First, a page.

At the Fleet Intelligence Center Europe and Atlantic at Norfolk, Intelligence Specialist Second Class Brian P. Horton worked up target packages for preplanned naval air strikes included in the Single Integrated Operations Plan (SIOP) - the central U.S. nuclear war plan. In 1982 Horton made a series of telephone calls to the Soviet Embassy offering to trade SIOP data for cash. Robert Kelly, an FBI counterintelligence agent who takes credit for identifying Horton, combined with the NIS to entrap him. Arrested before any data changed hands, Horton received a general court-martial in January 1983. His defense argued that he simply sought material for a spy novel, but he was found guilty and sentenced to six years at hard labor.
The Moonlighting Naval Analyst
The grandson of famous naval historian Rear Admiral Samuel Eliot Morison, Samuel Loring Morison was a civilian analyst with the Naval Intelligence Support Center (NISC) as well as a part-time editor for Jane's Fighting Ships and a member of a panel that advised the Chief of Naval Operations on the naming of vessels. Morison, however, antagonized NISC colleagues by using office time for his extracurricular activities. After a decade at the intelligence center, he left in 1984. About the same time, he leaked classified KH-11 satellite photographs of a Soviet Kiev-class aircraft carrier under construction to Jane's, which published them in Jane's Defence Weekly that July. An NIS investigation led to Morison, and an FBI search of his apartment found several hundred official documents, including two that were classified. Morison was tried in U.S. District Court for theft of government property and disclosure of classified information under the Espionage Act, although the recipients had been news media, not foreign governments, and other disclosures of satellite imagery had not been similarly prosecuted. He maintained he was dramatizing the Soviet threat to encourage greater U.S. defense spending, but was found guilty and sentenced to two years in prison. His appeals were rejected, including by the Supreme Court. Morison was pardoned by President William J. Clinton in January 2001.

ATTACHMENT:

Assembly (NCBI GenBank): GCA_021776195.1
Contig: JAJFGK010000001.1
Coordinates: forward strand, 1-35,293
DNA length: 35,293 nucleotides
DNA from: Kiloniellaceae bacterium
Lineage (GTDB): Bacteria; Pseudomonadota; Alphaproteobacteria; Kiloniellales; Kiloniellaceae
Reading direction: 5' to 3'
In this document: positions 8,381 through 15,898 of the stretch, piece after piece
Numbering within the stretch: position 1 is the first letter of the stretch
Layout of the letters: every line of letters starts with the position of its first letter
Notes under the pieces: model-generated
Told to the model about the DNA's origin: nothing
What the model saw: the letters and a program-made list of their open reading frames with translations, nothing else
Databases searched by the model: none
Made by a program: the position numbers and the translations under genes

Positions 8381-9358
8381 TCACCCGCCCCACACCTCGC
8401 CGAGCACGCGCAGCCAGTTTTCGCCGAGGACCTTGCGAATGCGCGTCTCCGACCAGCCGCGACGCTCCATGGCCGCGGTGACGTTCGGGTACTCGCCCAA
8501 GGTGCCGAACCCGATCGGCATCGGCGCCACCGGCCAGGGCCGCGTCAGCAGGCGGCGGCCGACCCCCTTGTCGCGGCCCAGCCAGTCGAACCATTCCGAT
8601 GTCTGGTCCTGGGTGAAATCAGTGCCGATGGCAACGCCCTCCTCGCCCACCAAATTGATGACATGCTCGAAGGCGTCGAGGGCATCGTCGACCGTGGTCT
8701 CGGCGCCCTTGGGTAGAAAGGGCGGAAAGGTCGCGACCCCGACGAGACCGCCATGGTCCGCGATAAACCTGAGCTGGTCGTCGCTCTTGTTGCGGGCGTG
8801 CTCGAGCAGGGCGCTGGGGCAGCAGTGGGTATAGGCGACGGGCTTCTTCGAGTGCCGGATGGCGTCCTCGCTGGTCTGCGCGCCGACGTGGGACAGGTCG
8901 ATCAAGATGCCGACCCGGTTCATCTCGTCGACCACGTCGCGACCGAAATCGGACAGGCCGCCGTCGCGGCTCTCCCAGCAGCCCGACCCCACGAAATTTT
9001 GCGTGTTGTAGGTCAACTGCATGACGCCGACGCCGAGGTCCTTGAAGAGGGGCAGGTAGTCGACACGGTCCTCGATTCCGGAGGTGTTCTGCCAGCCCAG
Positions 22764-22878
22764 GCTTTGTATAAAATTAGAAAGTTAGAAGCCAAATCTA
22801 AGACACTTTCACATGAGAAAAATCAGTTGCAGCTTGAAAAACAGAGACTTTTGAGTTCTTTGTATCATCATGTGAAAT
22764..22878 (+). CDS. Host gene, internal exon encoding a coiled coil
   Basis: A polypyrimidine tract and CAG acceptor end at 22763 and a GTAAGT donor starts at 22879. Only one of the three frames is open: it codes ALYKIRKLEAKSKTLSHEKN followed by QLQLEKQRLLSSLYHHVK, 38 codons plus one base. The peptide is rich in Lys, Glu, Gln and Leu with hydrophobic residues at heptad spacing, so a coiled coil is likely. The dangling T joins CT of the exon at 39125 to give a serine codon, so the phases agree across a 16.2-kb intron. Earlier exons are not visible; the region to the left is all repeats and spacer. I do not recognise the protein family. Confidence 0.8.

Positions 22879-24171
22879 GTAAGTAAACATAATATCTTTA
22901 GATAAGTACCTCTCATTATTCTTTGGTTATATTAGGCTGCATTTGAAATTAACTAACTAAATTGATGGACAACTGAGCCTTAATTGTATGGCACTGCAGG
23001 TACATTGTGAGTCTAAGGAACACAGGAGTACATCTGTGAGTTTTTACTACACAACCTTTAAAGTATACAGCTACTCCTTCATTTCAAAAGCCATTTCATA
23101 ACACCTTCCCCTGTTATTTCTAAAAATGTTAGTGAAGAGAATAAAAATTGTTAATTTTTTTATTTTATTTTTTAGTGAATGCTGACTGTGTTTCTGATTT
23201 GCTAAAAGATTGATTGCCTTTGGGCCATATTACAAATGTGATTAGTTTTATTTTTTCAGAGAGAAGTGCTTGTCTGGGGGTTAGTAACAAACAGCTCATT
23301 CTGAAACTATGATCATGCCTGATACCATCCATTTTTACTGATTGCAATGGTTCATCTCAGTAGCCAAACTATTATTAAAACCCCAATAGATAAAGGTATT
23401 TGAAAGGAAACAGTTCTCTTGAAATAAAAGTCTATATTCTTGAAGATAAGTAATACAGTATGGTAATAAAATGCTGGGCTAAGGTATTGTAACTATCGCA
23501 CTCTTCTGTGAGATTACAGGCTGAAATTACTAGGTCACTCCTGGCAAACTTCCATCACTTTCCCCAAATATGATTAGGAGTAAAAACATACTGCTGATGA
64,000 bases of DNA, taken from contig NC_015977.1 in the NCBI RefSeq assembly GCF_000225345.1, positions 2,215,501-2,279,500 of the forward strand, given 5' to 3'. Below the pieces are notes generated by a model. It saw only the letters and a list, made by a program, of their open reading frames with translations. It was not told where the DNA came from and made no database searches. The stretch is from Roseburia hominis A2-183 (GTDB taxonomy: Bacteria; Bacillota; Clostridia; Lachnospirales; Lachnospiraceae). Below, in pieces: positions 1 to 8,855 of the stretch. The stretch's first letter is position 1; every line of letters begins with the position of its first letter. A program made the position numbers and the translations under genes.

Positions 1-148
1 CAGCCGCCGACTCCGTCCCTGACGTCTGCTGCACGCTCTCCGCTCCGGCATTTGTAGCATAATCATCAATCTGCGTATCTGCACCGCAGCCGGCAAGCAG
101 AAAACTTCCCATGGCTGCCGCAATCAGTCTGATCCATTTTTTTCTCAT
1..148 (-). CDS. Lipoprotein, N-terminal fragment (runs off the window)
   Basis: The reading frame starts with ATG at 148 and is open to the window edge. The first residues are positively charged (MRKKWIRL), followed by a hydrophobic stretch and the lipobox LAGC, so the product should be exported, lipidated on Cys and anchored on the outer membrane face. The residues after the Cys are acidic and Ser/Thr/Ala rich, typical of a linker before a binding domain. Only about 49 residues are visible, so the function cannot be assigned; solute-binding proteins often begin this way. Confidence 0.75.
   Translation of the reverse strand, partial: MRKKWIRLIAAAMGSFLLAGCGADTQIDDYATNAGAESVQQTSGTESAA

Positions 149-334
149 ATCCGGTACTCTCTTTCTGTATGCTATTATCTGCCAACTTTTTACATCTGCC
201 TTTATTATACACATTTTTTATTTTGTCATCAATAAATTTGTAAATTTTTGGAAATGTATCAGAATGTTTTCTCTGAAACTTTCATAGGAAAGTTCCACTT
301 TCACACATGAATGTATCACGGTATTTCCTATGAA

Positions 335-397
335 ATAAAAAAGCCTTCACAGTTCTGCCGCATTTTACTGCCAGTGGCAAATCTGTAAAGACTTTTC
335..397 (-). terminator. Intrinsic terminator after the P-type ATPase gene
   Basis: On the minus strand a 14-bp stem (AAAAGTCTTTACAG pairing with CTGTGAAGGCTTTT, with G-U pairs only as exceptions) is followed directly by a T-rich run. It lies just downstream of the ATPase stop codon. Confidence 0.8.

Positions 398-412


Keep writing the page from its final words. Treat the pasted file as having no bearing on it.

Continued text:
The Spy with Total Recall
Though technically a civilian employee of the National Security Agency (NSA) - and a former Airman, not Sailor - Ronald W. Pelton is included here because his arrest was another high point in the "Year of the Spy," 1985, and his disclosures revealed an important Navy, CIA, and NSA project code-named Ivy Bells. It involved submarines placing taps on Soviet underwater telephone cables in the Sea of Okhotsk. Pelton first contacted the Soviet Embassy in Washington in 1980 and reportedly earned more than $35,000 over the next five years, not for documents but for what he could relate from his apparently excellent memory. The Pelton espionage was revealed by KGB Colonel Vitaly Yurchenko during his brief defection to the United States. Interviewed by the FBI, Pelton divulged information that led to his arrest. He was tried in 1986 and sentenced to three concurrent life terms.
The Intel Analyst Who Was a Spy